Friday, October 10, 2008
Spike Lee in the New Yorker
John Colapinto's recent New Yorker piece on filmmaker Spike Lee is a comprehensive look at his career, with some great insights on the director's working relationship with his composer in chief, NOLA-born jazz trumpeter Terence Blanchard.
Colapinto writes, "Unlike most directors, Lee includes the composer in the process from the start, often before a script even exists—'from the inception of ideas,'as he puts it. During shooting, Lee sends Blanchard the dailies, and once a rough cut is assembled Blanchard travels to New York, where he and Lee watch the film and discuss where to put music. Blanchard then creates musical sketches and themes, which he sends to Lee. 'Once I O.K. that,' Lee says, 'Terence sits down and writes the music.' Blanchard later told me that Lee is unusual for his love of highly melodic scores that can almost stand on their own in live performance."
The long (but of course, it's The New Yorker) story also probes Lee's views on racial issues, including the presence or lack thereof of African-Americans in movies about WWII (hence that feud with Clint Eastwood).
The story, too, includes Martin Scorsese's positive take on Lee's work as a filmmaker: " 'I always responded to his work as a fresh, original American voice in cinema—mainstream cinema,' Scorsese told me. 'From ‘She’s Gotta Have It’ all the way up to ‘Inside Man’ '—Lee’s 2006 film about a bank heist and his biggest commercial success to date. 'I like the way he tells a story with pictures and sound, which is filmmaking. He actually pushes the medium in narrative storytelling. The way he uses the moving camera, the way he edits films, the use of music, the film stock that he uses—in particular, in one of the best American films, ‘Malcolm X,’ but also in the documentaries. When you look at the list of the work that he’s done—films, commercials, documentaries—the nature of the voice that he is in the entertainment industry in America is quite unique.'”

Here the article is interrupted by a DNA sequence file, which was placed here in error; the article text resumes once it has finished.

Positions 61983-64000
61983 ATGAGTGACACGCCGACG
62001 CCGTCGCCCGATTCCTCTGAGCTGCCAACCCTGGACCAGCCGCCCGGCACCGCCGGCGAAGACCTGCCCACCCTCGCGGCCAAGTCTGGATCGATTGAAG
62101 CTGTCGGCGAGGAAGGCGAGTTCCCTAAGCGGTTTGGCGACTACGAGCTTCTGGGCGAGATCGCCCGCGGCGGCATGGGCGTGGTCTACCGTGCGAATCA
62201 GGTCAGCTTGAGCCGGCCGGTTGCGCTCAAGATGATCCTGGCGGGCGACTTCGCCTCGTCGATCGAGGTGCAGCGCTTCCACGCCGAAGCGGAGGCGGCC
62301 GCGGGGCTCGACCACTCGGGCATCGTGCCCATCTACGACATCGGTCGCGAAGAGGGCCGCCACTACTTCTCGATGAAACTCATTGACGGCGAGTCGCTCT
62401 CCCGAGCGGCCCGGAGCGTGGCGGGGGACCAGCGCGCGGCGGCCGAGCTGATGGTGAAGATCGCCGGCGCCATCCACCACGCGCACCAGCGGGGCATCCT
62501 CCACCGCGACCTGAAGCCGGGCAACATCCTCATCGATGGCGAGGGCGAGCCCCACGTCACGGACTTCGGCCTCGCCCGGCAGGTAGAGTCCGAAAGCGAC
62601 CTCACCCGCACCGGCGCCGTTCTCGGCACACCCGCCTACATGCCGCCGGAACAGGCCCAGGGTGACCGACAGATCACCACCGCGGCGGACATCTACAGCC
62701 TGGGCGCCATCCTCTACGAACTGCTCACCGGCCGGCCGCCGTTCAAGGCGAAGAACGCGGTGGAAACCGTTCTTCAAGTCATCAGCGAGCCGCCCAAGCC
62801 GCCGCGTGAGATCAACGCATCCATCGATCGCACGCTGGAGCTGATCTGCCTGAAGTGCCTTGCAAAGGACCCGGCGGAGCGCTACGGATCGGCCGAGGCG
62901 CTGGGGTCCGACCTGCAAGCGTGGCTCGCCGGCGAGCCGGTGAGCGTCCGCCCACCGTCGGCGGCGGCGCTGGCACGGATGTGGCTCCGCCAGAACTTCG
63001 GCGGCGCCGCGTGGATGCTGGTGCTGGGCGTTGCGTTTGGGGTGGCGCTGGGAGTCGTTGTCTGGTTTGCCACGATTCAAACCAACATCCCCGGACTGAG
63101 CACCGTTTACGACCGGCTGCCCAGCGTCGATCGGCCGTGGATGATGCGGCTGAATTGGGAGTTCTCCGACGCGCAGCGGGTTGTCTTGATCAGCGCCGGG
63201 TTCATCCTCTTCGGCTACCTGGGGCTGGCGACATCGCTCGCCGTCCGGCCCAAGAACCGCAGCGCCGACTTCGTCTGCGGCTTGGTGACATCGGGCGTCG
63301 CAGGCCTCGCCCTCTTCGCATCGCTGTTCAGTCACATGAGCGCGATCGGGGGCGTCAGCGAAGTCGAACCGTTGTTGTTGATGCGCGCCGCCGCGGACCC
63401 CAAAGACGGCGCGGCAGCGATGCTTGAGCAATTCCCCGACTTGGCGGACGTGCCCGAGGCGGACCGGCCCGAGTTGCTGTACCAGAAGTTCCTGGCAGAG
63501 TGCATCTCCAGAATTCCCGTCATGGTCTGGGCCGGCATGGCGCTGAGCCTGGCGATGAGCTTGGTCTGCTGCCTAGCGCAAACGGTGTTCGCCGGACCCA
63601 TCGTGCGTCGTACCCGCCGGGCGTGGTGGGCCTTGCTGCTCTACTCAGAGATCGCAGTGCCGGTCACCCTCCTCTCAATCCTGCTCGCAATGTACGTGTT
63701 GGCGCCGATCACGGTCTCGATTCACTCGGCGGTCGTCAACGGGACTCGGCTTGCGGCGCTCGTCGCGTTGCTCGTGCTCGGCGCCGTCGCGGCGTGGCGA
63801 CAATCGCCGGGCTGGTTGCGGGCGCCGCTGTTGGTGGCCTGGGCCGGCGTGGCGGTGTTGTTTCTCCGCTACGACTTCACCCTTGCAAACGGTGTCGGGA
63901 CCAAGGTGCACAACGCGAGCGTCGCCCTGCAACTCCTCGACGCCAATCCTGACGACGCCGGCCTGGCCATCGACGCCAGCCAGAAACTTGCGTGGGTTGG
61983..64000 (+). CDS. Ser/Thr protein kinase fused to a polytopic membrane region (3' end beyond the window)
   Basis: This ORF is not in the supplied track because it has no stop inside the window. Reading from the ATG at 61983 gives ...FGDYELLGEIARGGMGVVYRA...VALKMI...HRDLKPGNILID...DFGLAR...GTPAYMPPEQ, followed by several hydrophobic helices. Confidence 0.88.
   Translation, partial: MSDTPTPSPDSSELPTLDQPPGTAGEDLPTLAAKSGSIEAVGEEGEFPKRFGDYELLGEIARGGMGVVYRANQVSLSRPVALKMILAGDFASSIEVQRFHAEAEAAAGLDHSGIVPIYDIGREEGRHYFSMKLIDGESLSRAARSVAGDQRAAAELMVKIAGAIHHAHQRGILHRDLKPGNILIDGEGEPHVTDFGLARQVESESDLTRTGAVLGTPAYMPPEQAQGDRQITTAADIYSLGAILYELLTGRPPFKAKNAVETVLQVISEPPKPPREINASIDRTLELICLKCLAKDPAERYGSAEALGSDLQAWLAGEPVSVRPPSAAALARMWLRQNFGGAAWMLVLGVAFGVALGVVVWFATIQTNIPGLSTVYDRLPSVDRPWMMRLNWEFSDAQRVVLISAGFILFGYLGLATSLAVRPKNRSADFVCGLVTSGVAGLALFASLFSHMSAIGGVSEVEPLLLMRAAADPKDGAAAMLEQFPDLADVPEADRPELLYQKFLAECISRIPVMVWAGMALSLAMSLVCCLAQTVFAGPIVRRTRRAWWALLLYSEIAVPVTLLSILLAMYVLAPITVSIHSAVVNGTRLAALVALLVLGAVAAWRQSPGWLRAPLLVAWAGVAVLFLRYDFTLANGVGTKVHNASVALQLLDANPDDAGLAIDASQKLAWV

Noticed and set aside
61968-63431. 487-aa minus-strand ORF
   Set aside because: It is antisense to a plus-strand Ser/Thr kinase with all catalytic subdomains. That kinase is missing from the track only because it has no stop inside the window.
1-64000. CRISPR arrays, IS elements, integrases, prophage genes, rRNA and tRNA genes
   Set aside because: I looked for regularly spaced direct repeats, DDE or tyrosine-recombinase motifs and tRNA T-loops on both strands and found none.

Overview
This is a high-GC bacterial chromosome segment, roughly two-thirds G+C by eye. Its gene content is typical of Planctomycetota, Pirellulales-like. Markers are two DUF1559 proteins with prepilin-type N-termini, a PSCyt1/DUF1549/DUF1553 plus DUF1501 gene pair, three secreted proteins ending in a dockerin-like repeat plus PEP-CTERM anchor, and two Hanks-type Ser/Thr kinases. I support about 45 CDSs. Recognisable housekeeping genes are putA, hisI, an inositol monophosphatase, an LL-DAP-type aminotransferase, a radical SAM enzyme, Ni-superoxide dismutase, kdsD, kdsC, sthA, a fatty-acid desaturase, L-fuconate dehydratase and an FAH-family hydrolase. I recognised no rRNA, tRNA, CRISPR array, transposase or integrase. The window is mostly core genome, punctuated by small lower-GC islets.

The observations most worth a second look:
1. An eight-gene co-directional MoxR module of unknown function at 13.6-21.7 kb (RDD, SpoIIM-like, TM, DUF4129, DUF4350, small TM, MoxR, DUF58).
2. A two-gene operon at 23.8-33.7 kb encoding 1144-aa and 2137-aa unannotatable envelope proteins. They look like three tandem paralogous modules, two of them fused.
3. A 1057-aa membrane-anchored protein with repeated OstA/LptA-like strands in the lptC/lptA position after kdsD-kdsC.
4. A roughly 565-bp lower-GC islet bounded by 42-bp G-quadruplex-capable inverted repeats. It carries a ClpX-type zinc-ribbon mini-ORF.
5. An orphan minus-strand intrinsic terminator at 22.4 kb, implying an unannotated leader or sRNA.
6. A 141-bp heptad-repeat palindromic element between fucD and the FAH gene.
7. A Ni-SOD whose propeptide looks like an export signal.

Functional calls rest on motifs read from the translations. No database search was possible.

The section on She's Gotta Have It, Lee's first film, brought back memories of how much I was knocked out by the freshness and originality of Lee's early work.
Interesting side note in the story: Barack and Michelle Obama went to see Do the Right Thing on their first date.
The story points out that Lee attended NYU's grad filmmaking program beginning in 1986. I was at NYU, as a cinema studies student, very briefly, in the summer of 1985 (a lack of funds resulted in a return to Florida and resumption of my newspaper career). So maybe I should have stuck around, huh?
I've yet to see Lee's new Miracle at St. Anna's, but it's on my list.